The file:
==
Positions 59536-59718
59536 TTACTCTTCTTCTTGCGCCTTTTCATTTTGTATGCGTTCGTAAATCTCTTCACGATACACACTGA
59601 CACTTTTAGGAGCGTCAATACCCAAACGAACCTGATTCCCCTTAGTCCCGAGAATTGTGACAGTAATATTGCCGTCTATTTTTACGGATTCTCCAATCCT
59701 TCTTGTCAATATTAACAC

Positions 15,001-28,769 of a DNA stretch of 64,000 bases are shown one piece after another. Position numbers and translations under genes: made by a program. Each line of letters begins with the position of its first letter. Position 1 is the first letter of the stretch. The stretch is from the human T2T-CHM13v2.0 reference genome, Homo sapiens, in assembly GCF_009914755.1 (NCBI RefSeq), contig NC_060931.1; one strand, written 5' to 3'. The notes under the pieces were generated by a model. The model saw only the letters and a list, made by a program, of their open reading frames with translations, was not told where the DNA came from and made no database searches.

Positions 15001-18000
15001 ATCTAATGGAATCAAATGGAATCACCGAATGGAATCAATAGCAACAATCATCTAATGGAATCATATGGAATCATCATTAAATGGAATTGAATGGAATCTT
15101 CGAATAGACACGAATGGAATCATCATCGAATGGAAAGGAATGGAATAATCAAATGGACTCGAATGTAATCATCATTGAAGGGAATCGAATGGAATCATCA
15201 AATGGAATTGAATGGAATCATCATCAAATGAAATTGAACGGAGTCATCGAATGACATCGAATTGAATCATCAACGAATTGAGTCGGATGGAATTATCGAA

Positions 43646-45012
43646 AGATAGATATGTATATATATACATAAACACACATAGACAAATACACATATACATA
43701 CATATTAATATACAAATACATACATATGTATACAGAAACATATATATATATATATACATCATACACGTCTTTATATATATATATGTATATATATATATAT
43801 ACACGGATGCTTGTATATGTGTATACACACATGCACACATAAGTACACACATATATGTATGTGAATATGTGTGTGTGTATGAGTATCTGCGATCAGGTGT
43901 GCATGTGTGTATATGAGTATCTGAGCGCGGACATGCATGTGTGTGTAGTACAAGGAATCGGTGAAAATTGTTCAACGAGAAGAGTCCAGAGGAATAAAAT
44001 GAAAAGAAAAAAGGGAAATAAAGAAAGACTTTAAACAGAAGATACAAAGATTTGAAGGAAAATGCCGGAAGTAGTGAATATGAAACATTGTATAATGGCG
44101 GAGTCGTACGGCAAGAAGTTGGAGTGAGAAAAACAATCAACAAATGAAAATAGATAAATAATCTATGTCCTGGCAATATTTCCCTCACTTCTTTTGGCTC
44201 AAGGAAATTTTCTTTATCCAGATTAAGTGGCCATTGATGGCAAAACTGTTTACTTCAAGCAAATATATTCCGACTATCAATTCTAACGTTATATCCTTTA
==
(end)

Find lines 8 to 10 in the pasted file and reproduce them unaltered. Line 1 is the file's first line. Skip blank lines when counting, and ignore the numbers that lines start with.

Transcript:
15101 CGAATAGACACGAATGGAATCATCATCGAATGGAAAGGAATGGAATAATCAAATGGACTCGAATGTAATCATCATTGAAGGGAATCGAATGGAATCATCA
15201 AATGGAATTGAATGGAATCATCATCAAATGAAATTGAACGGAGTCATCGAATGACATCGAATTGAATCATCAACGAATTGAGTCGGATGGAATTATCGAA

Positions 43646-45012